- US SEC’s Hester Peirce says European Regulation MiCA could serve as a “model” for the US
- The SEC Commissioner spoke at a Financial Times live event this week.
- MiCA establishes rules for crypto aimed to ensure that crypto transfers can always be traced and for suspicious transactions to be blocked.
Republican leader at the United States Securities and Exchange Commission (SEC) Hester Pierce has urged the US to adopt a similar regulation structure as the one used in Europe. The comment comes as the country continues to experience back and forth between stakeholders on writing the industry rules.
SEC official wants the US to mimic Europe’s crypto regulation
Speaking at a live event with the Financial Times earlier this week, Hester Pierce, otherwise called Crypto Mom, said European regulation MiCA could serve as a “model” for the US.
MiCA can serve as a model for us.
The comment sprouts from an April vote among European Union lawmakers as they sought to determine whether the Crypto Assets law (or MiCA) would pass. The resolve caught the eye of Binance CEO Changpeng Zhao, who hailed the continent for being among the largest markets in the world to introduce tailored regulations for crypto to protect users and support innovation.
The European Parliament voted for MiCA to be implemented.
This means one of the world’s largest markets is introducing tailored regulations for crypto to protect users and support innovation.
The fine details will matter, but overall we think this is a pragmatic solution to…
— CZ Binance (@cz_binance) April 20, 2023
Notably, MiCA’s crypto regulation, which would cover transactions above €1000 from so-called self-hosted wallets when interacting with hosted wallets, is intended to ensure that cryptocurrency transfers can remain traceable whenever necessary. The rules also ascertain that they can be blocked whenever transactions prove suspicious or utterly dubious.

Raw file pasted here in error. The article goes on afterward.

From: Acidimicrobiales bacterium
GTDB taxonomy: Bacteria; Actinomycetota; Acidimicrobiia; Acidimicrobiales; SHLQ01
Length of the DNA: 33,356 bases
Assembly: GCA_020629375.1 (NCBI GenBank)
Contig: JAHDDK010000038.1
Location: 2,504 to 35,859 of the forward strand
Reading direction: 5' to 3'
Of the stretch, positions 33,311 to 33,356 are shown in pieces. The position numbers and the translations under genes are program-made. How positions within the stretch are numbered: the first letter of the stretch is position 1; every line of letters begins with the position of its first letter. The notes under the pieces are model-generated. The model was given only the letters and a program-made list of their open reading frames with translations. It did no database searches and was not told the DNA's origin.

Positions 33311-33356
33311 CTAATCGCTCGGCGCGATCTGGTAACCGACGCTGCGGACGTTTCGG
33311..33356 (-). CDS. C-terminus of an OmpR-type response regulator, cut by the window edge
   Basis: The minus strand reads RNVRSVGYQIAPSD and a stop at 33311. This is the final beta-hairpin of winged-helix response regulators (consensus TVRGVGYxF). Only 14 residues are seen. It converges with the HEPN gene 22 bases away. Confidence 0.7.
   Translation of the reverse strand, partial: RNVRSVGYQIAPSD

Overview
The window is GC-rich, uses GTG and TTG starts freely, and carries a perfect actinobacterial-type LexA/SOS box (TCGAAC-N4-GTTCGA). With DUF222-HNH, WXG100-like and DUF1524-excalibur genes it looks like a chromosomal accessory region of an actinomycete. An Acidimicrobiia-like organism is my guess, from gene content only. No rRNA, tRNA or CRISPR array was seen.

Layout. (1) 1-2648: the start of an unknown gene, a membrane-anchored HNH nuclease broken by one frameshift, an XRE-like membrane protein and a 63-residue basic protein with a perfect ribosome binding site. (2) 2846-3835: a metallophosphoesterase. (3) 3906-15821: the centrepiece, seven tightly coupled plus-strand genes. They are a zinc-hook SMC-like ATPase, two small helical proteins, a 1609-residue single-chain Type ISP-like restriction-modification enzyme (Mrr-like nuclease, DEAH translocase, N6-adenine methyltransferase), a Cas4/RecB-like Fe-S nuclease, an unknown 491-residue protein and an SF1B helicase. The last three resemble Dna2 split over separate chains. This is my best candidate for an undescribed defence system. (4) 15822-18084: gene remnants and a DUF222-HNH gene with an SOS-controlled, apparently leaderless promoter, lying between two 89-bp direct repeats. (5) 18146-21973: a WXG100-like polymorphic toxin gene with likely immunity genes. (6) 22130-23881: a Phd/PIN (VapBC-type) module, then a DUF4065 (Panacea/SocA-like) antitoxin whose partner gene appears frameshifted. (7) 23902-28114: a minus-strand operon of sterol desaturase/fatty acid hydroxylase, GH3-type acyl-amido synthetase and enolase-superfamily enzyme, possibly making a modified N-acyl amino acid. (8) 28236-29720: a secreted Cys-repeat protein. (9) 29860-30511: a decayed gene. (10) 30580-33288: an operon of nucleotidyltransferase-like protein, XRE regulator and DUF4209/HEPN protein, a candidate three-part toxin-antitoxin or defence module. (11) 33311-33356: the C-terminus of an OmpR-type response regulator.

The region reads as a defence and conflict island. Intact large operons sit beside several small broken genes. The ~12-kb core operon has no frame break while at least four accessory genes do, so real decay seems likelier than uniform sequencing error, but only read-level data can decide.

Nevertheless, MiCA rules do not apply to peer-to-peer (P2P) transfers performed between two individuals, buyer, and seller, without the involvement of a third party.
The rules do not apply to person-to-person transfers conducted without a provider or among providers acting on their own behalf.
Crypto regulations move in the US
While Peirce noted that the US Congress is “working on some things, she expressed skepticism, or a lack of optimism, over the country’s regulatory system.
Notably, the House Financial Services Committee and House Agricultural Committee will introduce comprehensive legislation to guide the crypto sector by June or thereabouts. With that, Senators Cynthia Lummis, R-Wyo., and Kirsten Gillibrand, D-N.Y., are looking to introduce a revised version of the Responsible Innovation Act this spring.
The bill, first introduced in June, will be more detailed in its definitions of tokens. Specifically, it will clarify definitions. Lummis and Gillibrand had delegated oversight of the most popular cryptocurrencies to the Commodity Futures Trading Commission (CFTC) while the pair focused on addressing stablecoins and taxes.
Similarly, regulators have held frequent meetings to discuss crypto, with one scheduled in the House Financial Services Committee on May 18, where lawmakers will tackle stablecoin legislation.
Nevertheless, while several bills made progress in 2022, what stood out was the failure of lawmakers to pass comprehensive legislation on crypto.